It was a few minutes after 1 p.m. when the moment many had waited hours for finally arrived: The verdict was in, and Conrad Murray was guilty. They cheered, they cried, they embraced strangers like longtime friends.
And, then, with perfect timing, a black Volkswagen Beetle cruised by, a Michael Jackson impersonator behind the wheel and “Billie Jean” blaring from the speakers.
Candace Juleff was wearing a tank top bedazzled with the silhouette of the pop star, and she pulled her top off when she heard the news, waving it around in front of the TV news cameras, wearing only a sports bra.
“Yes! Yes!” she screamed. “Justice for Michael!”
Juleff pulled Annabel Garcia, 37, into a tight embrace. Both women sobbed.
“Nothing will bring him back,” Juleff, 42, said, tears streaming down her face."But at least someone will pay for his death.”
“It’s a big comfort,” added Garcia, “knowing someone is going to pay for leaving those children without a father.”
After the verdict was announced, a few held their smartphones above their heads as they waited to hear whether Murray would be taken out of the courtroom in handcuffs. When he was, the crowd erupted again. “They’re taking him to jail!” people cried.
Jackson’s family — his parents and some of his siblings — were quickly ushered in and out in shiny black cars. Only La Toya Jackson paused, waving and offering her gratitude while holding a bouquet of roses.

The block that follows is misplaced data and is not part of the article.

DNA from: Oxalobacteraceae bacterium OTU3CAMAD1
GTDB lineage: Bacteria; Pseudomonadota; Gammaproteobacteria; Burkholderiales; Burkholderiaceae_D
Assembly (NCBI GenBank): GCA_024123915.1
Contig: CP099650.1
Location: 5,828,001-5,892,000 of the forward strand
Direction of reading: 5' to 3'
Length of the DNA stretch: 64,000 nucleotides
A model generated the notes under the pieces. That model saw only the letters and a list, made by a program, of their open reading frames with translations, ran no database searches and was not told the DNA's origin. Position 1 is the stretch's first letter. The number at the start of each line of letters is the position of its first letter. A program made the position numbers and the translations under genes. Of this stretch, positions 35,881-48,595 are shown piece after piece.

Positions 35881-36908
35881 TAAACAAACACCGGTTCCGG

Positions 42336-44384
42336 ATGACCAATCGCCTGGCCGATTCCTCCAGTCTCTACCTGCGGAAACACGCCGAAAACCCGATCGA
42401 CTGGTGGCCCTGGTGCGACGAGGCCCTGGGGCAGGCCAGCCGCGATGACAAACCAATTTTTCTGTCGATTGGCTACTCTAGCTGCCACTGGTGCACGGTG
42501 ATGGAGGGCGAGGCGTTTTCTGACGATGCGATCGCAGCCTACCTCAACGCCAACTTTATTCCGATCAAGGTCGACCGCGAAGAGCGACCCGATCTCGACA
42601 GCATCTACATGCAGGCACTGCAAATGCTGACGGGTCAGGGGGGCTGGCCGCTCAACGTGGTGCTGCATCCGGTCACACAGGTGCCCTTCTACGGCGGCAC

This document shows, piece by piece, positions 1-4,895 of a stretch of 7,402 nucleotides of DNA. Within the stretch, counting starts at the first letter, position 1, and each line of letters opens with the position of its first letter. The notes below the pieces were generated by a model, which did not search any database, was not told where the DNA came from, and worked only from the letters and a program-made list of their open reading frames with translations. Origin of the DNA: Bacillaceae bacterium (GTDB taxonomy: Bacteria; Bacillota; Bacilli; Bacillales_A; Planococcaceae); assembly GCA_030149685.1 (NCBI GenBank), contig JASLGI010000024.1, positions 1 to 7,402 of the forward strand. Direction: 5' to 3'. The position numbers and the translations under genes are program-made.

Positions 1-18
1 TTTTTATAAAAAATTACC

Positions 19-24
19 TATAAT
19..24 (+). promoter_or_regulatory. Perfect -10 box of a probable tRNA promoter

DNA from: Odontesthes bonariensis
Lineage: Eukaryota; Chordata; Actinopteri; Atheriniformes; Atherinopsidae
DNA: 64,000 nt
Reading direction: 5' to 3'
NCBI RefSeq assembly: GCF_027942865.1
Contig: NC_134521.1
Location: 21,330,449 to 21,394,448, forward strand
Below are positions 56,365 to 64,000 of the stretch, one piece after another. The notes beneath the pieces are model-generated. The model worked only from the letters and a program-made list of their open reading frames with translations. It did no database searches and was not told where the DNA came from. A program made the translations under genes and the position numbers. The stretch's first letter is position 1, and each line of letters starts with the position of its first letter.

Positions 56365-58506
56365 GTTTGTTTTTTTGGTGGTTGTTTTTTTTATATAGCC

In the span of a few short hours, a cast of characters emerged among them. There was the prominent cable news host nearly trampled in the midday mosh pit. The television crews from around the world, with cameramen from Korea, the Czech Republic and Australia, all nudging their counterparts to get out of their shot.
And there were the fans themselves — one man with a license plate reading “LOVE4MJ,” and the one teary-eyed man who looked like a mix between Uncle Sam and James Brown were quite popular with the TV crews. Then, there was a so-called neutral party: a woman with a sign reading “TRUST JESUS,” bellowing so loudly that her voice rose above the din.
There were supporters for Murray too. They argued that it was Jackson’s serious drug addiction that killed him and said that Murray was a Christian man of upstanding character. “He loved Michael Jackson and Michael Jackson loved him,” said Beatrice Fakhrian, who said she attended church and played golf with Murray. “I’ve said from the beginning he’s an innocent man.”
But minutes after the verdict, as Jackson fans were dancing to his music, Murray’s supporters had vanished. The only thing left was a sign discarded by the courthouse: “Judge not Dr. Murray, he is innocent.”
Times staff writer Ruben Vives contributed to this report.